The British Columbia Court of Appeal has dismissed a lawsuit from a Christian mother who said her kids were illegally forced to participate in an Indigenous “smudging” ritual at their school. It caps a legal battle that began over six years ago, and suggests that teaching kids about religion by having them experience a traditional ceremony first-hand isn’t the same as religious indoctrination.
The saga began in 2015, at John Howitt Elementary School, where mother Candice Servatius learned that her two kids would be attending a school-hosted “traditional Aboriginal smudging ceremony.” She claimed her kids had to hold up a cedar branch while sage smoke wafted over them as part of a “Cleansing Ritual.” All of this was done to introduce students to the practices of the Nuu-chah-nulth, Indigenous peoples from the Pacific Northwest.
By the time Servatius went to the school to complain, the ceremony was already over.
Months later, during another school event, a performer allegedly began a traditional dance with a prayer. All of this led Servatius to file a lawsuit claiming the school’s actions violated her religious freedom. ...
I agree with the mom. indigenous beliefs are still beliefs, or what we call religion, and all religious practice should not happen within a school function. Nobody is exempt because history made them suffer. This is what parochial schools, and Charters, are for. They are privately owned so can teach what they like. Public schools are restricted from that luxury by a thing called The Constitution. This is because they use public (tax) funds so must remove offenses to any part of the whole. What part of this is hard for everyone to understand?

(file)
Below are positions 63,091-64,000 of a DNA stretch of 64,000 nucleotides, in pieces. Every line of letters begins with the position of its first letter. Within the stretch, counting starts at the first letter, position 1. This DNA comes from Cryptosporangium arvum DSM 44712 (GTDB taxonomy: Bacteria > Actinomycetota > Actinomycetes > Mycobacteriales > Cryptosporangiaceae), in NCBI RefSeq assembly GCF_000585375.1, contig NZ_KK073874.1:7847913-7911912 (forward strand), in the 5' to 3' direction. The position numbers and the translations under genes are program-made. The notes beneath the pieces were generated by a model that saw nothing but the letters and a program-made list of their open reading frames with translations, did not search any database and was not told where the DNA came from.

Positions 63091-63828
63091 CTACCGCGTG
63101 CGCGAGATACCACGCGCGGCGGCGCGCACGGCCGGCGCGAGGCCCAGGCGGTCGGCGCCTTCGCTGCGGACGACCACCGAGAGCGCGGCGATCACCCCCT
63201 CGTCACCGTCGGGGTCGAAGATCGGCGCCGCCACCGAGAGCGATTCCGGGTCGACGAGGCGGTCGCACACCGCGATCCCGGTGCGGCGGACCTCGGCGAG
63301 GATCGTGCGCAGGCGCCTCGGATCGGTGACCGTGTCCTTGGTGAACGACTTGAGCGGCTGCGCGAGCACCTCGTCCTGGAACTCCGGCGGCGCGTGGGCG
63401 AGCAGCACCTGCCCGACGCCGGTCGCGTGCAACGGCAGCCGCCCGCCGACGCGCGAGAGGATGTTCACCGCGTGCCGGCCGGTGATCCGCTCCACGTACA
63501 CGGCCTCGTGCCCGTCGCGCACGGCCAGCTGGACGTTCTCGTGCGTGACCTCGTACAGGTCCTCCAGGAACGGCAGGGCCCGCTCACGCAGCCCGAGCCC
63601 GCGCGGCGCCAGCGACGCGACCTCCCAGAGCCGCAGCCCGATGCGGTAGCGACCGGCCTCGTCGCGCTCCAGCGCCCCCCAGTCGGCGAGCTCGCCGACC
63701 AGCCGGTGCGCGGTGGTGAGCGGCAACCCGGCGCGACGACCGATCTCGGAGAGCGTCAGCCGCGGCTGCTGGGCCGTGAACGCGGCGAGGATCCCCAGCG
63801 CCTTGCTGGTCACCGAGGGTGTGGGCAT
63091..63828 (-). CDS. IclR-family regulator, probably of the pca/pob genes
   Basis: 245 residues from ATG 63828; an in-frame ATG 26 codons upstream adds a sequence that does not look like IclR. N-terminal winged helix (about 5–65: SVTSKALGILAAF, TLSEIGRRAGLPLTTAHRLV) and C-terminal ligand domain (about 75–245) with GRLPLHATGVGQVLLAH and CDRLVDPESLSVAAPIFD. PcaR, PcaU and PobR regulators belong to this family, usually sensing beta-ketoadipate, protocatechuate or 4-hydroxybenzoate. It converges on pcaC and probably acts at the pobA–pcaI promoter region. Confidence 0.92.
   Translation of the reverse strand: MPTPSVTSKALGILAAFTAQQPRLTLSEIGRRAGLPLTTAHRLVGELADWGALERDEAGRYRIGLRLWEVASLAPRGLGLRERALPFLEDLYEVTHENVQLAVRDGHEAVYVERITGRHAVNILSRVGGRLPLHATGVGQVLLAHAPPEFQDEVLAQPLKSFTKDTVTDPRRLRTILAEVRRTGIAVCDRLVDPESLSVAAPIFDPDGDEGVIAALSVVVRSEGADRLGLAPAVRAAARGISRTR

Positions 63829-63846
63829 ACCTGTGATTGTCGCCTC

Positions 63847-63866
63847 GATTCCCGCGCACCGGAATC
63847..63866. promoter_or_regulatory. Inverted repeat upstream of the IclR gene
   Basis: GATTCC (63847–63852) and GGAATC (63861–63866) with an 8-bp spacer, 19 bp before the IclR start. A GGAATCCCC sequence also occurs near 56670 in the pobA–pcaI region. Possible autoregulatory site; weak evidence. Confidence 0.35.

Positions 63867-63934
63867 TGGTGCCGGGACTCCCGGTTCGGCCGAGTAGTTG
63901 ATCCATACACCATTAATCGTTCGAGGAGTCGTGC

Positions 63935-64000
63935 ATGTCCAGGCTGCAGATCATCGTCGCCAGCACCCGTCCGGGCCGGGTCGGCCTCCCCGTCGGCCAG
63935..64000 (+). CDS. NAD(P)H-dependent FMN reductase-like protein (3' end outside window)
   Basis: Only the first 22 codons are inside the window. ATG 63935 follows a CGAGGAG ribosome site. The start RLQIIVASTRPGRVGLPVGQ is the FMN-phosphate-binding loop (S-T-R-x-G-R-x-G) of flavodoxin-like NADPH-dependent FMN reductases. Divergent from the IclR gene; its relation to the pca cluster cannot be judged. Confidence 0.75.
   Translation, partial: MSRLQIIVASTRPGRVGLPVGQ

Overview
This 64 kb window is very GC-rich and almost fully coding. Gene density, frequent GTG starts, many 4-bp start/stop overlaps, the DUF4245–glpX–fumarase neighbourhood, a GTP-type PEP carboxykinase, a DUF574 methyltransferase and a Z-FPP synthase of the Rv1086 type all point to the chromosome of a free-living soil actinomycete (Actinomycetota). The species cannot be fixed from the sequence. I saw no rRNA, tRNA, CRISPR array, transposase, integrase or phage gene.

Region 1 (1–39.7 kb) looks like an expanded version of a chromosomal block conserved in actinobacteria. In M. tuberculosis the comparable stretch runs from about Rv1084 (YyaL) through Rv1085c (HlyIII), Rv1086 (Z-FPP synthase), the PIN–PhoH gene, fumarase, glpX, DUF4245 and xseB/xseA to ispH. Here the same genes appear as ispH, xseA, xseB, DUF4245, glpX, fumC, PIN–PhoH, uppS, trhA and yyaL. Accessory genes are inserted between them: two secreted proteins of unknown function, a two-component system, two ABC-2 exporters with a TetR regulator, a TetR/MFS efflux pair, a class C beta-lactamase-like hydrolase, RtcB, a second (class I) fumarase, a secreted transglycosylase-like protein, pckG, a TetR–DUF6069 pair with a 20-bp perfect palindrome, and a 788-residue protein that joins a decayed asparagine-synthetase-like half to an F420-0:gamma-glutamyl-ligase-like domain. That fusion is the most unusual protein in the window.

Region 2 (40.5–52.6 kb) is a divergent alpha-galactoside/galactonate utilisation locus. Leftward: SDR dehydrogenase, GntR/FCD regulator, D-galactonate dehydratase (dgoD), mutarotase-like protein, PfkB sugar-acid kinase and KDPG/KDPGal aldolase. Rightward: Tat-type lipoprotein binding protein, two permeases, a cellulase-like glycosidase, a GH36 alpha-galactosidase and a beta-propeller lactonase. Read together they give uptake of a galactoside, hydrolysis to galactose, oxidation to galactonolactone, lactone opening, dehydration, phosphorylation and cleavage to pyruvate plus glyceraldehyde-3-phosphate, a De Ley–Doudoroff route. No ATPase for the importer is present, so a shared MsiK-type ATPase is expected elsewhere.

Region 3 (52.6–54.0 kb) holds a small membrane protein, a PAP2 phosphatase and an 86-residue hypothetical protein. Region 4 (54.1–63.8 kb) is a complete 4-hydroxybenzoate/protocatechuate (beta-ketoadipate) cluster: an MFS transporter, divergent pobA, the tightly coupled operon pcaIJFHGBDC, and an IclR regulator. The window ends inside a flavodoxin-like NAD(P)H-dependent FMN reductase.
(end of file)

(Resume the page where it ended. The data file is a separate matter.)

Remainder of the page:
I believe the point of the ruling was that there is a difference between just learning about a religion and being indoctrinated. You can teach what a religion believes without trying to "convert".
This happened in Canada which is not bound by the US Constitution.